Hellebores are one of the earliest blooming perennials you will have in your garden and feature rose-like blossoms. Depending on where you live, you may experience blooms for Christmas. They remain evergreen in warmer climates and deciduous in colder ones.
This plant is easy to care for with minimal requirements. Once established, it does not like to be transplanted unless you are propagating it. It provides interest for your garden year-round, offering a bit of brightness in the winter when nothing else is blooming.
This article will provide all the information you need on how to grow and care for hellebore flowers.
Read on for everything you need to know about the hellebore, also known as the Lenten rose, including the different varieties you can grow.
|Hellebore, Lenten roses, Christmas rose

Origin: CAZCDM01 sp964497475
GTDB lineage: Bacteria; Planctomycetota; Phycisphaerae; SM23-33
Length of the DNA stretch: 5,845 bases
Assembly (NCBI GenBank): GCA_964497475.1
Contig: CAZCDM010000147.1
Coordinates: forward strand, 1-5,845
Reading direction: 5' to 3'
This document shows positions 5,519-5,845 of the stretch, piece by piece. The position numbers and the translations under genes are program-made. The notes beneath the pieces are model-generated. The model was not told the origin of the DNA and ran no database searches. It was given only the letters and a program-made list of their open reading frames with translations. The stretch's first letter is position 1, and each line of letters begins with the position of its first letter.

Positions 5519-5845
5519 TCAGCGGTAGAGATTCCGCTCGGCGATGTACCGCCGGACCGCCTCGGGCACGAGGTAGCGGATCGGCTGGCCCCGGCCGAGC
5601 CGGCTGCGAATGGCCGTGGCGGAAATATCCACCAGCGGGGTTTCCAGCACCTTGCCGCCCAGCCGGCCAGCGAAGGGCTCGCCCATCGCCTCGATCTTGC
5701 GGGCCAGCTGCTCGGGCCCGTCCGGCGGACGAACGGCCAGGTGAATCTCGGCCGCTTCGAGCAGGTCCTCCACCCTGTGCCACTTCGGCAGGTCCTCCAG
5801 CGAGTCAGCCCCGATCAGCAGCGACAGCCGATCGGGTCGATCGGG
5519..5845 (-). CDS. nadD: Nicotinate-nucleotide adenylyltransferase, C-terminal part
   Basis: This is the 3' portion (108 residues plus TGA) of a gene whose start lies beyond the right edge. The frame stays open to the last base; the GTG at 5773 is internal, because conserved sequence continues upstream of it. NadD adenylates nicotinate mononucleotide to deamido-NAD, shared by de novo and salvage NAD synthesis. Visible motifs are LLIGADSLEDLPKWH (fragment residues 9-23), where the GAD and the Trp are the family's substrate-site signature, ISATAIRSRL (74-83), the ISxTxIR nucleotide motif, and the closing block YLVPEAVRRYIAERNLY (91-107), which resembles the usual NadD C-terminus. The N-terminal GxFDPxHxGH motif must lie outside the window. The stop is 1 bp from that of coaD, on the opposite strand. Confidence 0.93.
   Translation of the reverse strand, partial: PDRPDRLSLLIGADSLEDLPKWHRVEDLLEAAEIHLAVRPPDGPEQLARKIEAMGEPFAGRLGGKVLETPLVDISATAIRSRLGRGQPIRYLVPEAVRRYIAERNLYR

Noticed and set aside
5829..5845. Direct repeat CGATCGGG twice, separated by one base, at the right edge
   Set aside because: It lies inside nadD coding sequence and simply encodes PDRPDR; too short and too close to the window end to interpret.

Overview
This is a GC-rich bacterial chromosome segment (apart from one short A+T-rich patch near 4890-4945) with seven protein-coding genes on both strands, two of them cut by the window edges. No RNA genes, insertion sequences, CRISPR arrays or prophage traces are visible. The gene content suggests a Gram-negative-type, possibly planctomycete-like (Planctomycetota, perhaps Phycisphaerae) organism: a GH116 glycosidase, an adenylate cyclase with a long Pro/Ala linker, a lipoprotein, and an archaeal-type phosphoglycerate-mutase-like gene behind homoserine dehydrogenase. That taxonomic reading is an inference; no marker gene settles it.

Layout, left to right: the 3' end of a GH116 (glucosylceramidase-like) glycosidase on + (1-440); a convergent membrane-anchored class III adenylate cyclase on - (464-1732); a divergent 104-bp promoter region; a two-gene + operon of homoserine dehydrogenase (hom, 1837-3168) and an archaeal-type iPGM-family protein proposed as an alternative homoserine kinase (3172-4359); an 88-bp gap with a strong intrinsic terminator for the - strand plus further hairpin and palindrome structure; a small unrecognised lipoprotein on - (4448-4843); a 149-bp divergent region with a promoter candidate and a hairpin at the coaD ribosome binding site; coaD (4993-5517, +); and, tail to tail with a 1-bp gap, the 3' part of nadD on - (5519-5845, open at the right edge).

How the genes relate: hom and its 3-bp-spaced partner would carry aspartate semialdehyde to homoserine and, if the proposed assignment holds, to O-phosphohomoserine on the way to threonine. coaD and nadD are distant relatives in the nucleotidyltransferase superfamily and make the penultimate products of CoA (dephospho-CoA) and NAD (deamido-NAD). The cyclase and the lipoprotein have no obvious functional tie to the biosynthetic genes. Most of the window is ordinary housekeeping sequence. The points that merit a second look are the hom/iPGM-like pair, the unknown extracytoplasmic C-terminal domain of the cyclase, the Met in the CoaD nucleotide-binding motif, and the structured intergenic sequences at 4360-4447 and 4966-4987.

|Garden or landscaping plant
|Height and Width
|1-1.5 ft. tall, 1–1.5 ft. wide
|White, pink, or rose-purple
|Dark evergreen foliage
|Part shade to full shade
|Soil Type & pH
|Well-draining potting mix, ideally amended with organic matter, pH 7.0-8.0
|Late winter bloomer; leaves, stems, and roots are poisonous; easy to grow
How to Grow a Hellebore Plant
You should grow your hellebores in organically fertile, well-draining soil and place them in partial shade to full shade settings. They are ideal for the front of a border, beneath shrubs, or in pots. Placing them with complementary plants is ideal to bring out their color even more.
They can be planted year-round as long as the soil is not frozen. These plants are not tolerant to transplanting once they’ve established themselves, so ensure you are planting them where you want them to remain.